Biochemical and histochemical traits: a promising way to screen resistance against spot blotch (Bipolaris sorokiniana) of whea

Posted by Carelia Juarez on , in Journal Articles

Published in European Journal of Plant Pathology 137(4):805-820, 2013

Eisa, M.; Chand, R.; Joshi, A.K.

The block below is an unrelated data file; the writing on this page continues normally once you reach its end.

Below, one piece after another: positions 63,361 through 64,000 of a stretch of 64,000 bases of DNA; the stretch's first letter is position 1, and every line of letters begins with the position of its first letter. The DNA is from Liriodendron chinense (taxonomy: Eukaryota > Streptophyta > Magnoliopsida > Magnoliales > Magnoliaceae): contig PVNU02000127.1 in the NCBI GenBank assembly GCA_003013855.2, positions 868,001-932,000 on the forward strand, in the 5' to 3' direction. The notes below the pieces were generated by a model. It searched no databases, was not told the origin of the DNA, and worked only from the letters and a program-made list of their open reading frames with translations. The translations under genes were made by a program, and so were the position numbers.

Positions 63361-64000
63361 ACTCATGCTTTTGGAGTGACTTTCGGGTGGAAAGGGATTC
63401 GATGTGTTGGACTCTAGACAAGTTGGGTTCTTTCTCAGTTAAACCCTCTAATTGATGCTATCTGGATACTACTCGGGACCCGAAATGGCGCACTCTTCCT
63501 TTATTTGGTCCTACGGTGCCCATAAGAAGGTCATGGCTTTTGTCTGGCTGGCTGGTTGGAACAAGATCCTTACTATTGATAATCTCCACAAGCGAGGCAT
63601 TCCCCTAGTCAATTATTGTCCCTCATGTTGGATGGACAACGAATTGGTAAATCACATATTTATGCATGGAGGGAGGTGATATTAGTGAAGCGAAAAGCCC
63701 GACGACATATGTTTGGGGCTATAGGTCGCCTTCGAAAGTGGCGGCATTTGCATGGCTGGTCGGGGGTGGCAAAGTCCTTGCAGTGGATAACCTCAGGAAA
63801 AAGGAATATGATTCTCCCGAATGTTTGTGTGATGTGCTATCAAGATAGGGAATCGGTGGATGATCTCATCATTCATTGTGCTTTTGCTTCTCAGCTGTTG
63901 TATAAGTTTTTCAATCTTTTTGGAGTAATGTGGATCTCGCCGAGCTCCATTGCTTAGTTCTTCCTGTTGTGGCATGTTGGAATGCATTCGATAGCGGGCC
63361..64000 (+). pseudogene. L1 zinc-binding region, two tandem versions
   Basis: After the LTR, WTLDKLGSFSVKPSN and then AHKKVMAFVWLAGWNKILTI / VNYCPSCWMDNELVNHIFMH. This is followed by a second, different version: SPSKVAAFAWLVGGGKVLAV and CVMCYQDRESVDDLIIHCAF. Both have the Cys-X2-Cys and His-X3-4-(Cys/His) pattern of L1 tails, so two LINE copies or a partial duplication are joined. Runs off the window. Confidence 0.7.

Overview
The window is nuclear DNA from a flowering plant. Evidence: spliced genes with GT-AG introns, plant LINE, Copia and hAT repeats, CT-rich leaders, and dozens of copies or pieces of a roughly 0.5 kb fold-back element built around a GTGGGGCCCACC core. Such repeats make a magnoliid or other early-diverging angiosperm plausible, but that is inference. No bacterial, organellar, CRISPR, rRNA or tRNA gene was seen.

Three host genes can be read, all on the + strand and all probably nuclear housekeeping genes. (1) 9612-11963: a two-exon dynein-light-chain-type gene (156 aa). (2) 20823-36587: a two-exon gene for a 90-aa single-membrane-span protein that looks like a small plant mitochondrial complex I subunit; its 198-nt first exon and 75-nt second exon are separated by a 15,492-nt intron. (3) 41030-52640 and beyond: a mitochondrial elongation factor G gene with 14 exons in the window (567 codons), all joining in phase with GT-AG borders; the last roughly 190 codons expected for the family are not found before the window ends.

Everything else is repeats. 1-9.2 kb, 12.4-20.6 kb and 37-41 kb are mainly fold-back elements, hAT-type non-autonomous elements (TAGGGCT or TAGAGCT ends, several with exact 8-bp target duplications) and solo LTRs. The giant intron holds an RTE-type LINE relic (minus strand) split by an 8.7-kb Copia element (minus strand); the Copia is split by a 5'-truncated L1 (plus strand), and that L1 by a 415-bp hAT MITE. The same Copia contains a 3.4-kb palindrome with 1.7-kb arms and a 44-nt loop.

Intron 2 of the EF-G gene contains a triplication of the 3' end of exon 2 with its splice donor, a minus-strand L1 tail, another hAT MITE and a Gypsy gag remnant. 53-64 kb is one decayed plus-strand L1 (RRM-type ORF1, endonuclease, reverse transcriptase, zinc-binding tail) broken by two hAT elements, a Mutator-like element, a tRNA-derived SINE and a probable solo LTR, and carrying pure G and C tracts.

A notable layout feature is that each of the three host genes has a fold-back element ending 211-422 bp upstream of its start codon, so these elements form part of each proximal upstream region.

Spot blotch caused by Bipolaris sorokiniana is a serious disease of wheat in warmer and humid regions of the world. Three blighting components, area under disease progress curve (AUDPC), disease severity (DS) and lesion size along with four biochemical and histochemical factors viz., total phenol content (TPC), chlorophyll content (CHC), phenylalanine ammonia-lyase (PAL) activity and lignin deposition were studied in a recombinant inbred lines (RILs) population involving parents “Sonalika” (susceptible) and “Yangmai 6” (resistant). The objective was to identify one or more robust and reliable tools of resistance, physical, biochemical or histochemical, to facilitate selection against spot blotch. The DS, AUDPC and lesion size were higher in the susceptible parent and RILs compared to the resistant. The mean TPC (246 mg Gallic acid g−1 fresh weight) of the most resistant RIL was significantly higher than the most susceptible (181.5 mg Gallic acid g−1 fresh weight) at 48 h after inoculation (hai). The mean SPAD value for CHC varied between 48.8 in the most resistant RILs to 8.8 in the most susceptible, while the mean PAL varied between 928.4 and 96.0 μmoles Cinnamic acid mg-1 fresh weight at 48 hai in resistant and susceptible RILs, respectively. Likewise, lignin deposition was significantly higher in resistant RILs compared to the susceptible. The biochemical and histochemical parameters were significantly correlated with resistance and appeared robust for facilitating screening of breeding material and for increased precision in phenotyping against spot blotch.

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